If you love the Green Dragon in Ephrata or the Bird-in-Hand Farmer’s Market, then you will go gaga over Root’s Country Market in Manheim, Pennsylvania. This is the least touristy of the three. Along with building after building of produce, meats, and other food-sellers, Root’s also boasts an auction house for livestock and a massive lot for a flea market that goes on as far as the eye can see. But these dealers are not selling new stuff, or a line of products. These are real people selling real antiques and other standard flea market items. Most of them are willing to haggle. You can actually get a good deal here. In fact, they’ll probably look at you funny if you don’t haggle.
I collect bar signs. In two visits to Root’s, I have left with one each time. Last year, I nabbed a nice old Budweiser sign for $10 while last Tuesday during my most recent visit, I found an interesting Martini & Rossi sweet vermouth print, which was also $10. Perhaps my best find was a 1961 Jim Beam Civil War centennial decanter which pictures Robert E. Lee and the Confederate Army on one side, and Ulysses S. Grant’s Union forces on the other. The price? $3.
When you walk around the flea market and then head toward the buildings where the meats and produce are, you temporarily feel transported to another world. Yeah, I know— this isn’t some exotic, far-away land. It’s Pennsylvania. But getting a chance to see locals haggle and do their grocery shopping, all while interacting with the local Amish and Mennonite populations, is a pretty special experience. In a way, I feel like Green Dragon has lost some of this luster. Many of their outdoor dealers now sell mass-produced items. The “antique” aspect seems to be fading. I still love going there, but Root’s has just something in the atmosphere than not many of these country markets can match.
There are also plenty of places to snack at as you make your way through the complex. In the flea market portion, there was a food truck. For a mere $2.50 each, we bought egg and cheese sandwiches. Pardon me while rave about this simple and delicious meal. Not only did each sandwich have two perfectly fried eggs, but they also buttered and toasted the buns as well. The result was crunchy and creamy. We and I looked at each other in amazement. Pretty high quality stuff for the middle of a market. In one of the buildings, we stopped for some Amish-made pretzels. My friend had a stuffed Reuben pretzel log, which was excellent, while I opted for the cinnamon-sugar dusted pretzel sticks. There is also a fried vegetable stand we visited last year which was pretty good. Snacking and buying: just a little piece of Americana which will never go away.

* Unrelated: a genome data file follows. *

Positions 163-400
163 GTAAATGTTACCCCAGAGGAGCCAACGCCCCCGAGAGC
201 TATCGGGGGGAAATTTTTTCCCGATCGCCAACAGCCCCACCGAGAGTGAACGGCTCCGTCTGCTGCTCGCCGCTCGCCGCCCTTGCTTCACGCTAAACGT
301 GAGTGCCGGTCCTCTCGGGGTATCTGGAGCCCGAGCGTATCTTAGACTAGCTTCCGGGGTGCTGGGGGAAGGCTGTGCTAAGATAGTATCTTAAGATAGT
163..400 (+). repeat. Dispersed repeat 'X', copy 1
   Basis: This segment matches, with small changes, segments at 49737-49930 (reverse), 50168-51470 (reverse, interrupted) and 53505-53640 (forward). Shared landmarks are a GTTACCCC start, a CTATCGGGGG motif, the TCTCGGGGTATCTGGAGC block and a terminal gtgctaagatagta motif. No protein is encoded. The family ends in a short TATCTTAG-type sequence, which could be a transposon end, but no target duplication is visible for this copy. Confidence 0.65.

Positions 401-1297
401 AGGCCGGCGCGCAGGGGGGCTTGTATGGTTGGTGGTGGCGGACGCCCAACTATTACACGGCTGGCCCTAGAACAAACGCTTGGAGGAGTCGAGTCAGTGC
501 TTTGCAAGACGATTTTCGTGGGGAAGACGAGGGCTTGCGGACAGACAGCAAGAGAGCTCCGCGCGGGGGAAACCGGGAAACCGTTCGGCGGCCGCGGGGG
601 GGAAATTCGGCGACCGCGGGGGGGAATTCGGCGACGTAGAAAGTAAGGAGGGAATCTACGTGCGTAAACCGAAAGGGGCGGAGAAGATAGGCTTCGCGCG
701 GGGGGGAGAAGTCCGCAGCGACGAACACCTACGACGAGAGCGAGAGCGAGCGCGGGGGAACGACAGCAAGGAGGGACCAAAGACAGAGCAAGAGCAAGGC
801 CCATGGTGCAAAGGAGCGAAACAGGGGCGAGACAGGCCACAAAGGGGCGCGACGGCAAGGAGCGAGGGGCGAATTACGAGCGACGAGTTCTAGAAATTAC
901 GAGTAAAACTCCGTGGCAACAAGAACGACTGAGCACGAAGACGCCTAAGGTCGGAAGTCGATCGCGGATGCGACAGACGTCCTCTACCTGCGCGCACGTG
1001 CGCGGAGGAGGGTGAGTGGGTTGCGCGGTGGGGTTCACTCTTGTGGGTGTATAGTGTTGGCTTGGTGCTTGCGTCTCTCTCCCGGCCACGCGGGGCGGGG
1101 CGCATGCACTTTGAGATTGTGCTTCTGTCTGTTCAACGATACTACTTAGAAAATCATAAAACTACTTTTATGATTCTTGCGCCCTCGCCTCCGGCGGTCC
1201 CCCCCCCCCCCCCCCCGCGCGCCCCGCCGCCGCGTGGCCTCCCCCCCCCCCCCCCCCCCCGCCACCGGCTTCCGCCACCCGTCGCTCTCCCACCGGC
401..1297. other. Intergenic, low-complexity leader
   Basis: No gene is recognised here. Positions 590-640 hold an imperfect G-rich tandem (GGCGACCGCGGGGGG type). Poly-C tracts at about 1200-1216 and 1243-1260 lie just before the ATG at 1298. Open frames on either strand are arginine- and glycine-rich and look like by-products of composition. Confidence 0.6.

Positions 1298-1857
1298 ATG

Allow yourself at least two hours to view all that Root’s has to offer. You’ll probably be there far longer if you take time to explore every area. We did about three and half hours each time. They are only open on Tuesdays (just like Green Dragon is only open Fridays). Closing hours vary by season, but they open promptly at 7 a.m. Try to get there by 8:30 (or earlier) if you can. Many of the flea market dealers are packed up by noon and a lot of the good stuff will be gone by then. As for the buildings and other stands, you can check them out later.